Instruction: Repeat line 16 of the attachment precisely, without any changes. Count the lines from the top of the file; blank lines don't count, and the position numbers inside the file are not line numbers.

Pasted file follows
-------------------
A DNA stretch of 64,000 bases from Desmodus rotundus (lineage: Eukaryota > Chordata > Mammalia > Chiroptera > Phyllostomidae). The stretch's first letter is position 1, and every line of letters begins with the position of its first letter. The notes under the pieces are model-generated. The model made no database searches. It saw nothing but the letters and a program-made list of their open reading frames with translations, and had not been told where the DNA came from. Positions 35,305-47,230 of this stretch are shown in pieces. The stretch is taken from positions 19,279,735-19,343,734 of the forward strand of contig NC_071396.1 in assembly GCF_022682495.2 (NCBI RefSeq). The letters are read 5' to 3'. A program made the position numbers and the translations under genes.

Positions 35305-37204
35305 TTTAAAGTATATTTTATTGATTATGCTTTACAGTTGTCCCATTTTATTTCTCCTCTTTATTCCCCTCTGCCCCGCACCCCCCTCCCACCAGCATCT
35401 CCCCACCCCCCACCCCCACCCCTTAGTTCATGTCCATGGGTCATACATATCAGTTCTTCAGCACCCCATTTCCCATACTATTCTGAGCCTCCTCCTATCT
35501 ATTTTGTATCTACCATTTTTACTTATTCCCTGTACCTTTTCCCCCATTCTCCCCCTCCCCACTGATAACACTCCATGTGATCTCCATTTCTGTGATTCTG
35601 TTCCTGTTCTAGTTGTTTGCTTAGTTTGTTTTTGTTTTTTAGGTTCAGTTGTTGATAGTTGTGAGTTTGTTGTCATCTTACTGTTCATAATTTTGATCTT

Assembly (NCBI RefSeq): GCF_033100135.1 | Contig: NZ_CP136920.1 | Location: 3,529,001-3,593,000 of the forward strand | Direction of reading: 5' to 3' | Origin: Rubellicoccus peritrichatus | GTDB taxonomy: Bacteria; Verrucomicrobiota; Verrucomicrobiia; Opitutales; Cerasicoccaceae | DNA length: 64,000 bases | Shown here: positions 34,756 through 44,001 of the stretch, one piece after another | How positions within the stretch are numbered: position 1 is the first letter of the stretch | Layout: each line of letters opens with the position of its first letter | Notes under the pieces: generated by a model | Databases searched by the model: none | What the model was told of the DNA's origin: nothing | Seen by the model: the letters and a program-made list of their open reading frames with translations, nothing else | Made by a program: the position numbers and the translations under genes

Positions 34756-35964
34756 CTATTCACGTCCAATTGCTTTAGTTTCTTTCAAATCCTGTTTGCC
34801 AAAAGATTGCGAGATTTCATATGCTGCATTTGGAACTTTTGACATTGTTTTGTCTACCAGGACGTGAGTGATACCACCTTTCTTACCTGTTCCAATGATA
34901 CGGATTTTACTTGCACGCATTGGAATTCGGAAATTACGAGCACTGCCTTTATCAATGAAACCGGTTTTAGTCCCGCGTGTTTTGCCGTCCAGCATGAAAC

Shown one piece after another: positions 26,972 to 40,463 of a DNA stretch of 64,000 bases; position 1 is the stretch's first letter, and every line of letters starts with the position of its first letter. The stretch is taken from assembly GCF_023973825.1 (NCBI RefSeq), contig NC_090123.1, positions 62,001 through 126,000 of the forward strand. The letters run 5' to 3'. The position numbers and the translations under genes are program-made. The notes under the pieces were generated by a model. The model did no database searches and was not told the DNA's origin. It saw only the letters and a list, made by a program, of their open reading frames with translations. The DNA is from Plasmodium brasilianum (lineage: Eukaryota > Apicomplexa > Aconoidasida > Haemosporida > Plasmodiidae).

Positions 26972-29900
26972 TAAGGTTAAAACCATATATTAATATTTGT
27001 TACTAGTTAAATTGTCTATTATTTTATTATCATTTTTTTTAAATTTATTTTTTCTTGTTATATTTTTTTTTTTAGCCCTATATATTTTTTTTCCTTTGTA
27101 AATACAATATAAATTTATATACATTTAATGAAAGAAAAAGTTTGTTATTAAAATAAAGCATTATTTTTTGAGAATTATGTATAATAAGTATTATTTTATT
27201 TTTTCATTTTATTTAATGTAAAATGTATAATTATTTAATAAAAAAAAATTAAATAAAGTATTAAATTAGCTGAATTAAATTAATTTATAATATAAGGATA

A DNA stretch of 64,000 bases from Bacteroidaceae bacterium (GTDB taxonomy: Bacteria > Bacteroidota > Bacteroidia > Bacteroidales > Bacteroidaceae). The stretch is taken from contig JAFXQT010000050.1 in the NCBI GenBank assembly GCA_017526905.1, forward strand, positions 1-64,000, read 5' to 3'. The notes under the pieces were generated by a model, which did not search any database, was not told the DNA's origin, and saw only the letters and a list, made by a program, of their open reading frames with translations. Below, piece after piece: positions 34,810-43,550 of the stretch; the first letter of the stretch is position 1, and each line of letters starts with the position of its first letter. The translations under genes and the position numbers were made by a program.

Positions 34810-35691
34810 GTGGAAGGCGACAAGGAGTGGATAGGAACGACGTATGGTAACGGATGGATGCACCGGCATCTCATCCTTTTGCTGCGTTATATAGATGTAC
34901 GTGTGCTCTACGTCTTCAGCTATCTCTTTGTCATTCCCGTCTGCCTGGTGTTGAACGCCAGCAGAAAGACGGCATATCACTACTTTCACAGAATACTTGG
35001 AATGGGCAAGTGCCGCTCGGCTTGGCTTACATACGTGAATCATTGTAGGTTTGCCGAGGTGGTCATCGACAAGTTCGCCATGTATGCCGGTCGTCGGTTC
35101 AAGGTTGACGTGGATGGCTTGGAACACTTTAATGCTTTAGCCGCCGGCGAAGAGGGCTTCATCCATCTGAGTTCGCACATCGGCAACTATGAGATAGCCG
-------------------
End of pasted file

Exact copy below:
27101 AATACAATATAAATTTATATACATTTAATGAAAGAAAAAGTTTGTTATTAAAATAAAGCATTATTTTTTGAGAATTATGTATAATAAGTATTATTTTATT